Here’s how engagement rate is calculated: (Engaged sessions) / (sessions)
An important concept to understand with GA4’s conversion measurement is the system counts every instance of the conversion event you set up. For example, if a user submits a form twice during the same session, you’ll see two conversions logged. Previously, UA only counted this as one conversion.
Google added a third user type called “Active Users.” This is the primary user metric in GA4 and is defined as any user who logs an engaged session or when Analytics collects a first visit (web) or first open (mobile) parameter.
The “Category, Action, Label” set up is no longer available. In GA4, all actions users take are classified as events. To add more context to an event in GA4, you can set up parameters with an event to show you information such as where, why, and how the event was logged.
There are three key differences to understand when it comes to Pageviews, which are now just called “views” in GA4:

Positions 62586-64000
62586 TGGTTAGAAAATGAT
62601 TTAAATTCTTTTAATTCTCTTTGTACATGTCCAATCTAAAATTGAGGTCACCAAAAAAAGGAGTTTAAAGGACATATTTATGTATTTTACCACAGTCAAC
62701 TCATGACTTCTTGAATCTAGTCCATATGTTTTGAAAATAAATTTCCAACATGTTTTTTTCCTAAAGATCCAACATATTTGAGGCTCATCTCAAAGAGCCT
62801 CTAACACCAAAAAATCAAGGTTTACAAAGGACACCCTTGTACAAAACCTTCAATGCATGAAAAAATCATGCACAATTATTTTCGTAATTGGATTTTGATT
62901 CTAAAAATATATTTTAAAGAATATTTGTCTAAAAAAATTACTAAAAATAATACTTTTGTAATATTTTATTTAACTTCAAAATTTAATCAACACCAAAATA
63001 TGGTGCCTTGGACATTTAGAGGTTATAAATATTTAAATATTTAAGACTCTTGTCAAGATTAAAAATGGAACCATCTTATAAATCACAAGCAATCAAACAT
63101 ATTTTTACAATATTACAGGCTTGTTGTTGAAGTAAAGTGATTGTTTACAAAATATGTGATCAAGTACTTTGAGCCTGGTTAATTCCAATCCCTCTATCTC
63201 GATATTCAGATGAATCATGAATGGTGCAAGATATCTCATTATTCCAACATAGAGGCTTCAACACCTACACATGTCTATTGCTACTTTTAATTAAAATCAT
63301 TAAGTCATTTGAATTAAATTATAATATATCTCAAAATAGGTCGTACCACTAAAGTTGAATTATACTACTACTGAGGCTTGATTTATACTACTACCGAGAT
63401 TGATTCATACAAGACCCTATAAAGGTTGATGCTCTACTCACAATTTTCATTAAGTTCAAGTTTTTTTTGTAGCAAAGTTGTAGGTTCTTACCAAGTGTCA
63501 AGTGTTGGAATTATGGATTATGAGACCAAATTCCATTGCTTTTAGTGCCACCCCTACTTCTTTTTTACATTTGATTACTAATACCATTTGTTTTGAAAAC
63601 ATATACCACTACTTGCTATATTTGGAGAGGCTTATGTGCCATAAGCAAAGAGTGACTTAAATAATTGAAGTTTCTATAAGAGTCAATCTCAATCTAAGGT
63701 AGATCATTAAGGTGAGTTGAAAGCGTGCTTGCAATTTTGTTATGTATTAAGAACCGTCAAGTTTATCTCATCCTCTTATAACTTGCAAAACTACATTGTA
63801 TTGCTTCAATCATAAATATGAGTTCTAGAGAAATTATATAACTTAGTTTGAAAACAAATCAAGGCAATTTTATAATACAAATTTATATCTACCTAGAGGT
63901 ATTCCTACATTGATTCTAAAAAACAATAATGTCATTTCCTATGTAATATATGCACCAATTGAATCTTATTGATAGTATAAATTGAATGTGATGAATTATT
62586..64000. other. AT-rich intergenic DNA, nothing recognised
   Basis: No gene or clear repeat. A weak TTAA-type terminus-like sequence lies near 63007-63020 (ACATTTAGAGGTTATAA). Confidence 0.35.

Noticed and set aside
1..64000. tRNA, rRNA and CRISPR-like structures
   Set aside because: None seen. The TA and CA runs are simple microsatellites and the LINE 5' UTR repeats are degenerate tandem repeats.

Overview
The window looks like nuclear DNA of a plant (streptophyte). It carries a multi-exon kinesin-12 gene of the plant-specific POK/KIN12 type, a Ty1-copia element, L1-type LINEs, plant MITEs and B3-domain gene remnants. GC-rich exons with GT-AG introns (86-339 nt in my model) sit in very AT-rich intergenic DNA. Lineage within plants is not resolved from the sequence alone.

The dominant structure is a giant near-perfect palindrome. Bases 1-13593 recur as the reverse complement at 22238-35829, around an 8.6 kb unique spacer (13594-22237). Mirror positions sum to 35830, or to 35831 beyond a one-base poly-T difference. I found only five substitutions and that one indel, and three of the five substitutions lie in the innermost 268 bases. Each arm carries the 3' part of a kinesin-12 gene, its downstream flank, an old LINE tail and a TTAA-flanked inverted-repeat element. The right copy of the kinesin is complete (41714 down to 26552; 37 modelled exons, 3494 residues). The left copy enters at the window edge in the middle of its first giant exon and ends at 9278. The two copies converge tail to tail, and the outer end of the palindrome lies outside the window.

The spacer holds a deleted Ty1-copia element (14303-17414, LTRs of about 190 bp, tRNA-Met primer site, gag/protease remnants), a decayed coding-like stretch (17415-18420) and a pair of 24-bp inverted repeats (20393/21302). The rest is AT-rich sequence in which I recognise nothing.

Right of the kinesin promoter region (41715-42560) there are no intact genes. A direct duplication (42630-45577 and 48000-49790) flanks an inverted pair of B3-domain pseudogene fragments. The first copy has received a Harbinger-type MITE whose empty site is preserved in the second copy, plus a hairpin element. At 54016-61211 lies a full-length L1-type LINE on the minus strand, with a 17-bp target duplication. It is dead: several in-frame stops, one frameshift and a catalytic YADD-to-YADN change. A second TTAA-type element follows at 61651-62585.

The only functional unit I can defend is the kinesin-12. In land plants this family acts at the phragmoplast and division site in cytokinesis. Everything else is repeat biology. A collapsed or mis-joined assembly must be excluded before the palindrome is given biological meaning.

GA4 can account for both views on a webpage and screen views on your app in one property
There are no “unique pageviews”
Repeated views of a webpage or a screen are counted in the “views metric” in GA4
This is one metric that is easier to compare between UA and GA4. The key difference in GA4 is that you must set the items array parameter when setting up a purchase event. You can have up to 200 elements, which allows you to add multiple descriptions to measure item purchases.
“Engaged sessions” is the term to know for GA4. To qualify as an engaged session, one of these must occur:
An event conversion
At least two view events (page or screen view)
A session duration lasting more than 10 seconds.
For a full list of data comparisons, visit Google’s Help Center.
How does Google Analytics 4 change reporting?
A lot has changed from the reporting interface and capabilities used in UA. At a high level, you won’t see the standard reports you were used to. On a positive note, reporting now has unrivalled flexibility and it’s easier to perform detailed analysis.
Many marketers used Data Studio to execute advanced reporting functions from UA. Now much of this functionality is found directly in GA4. You benefit by being able to generate custom reports, views, and add new report types that were previously unavailable in UA.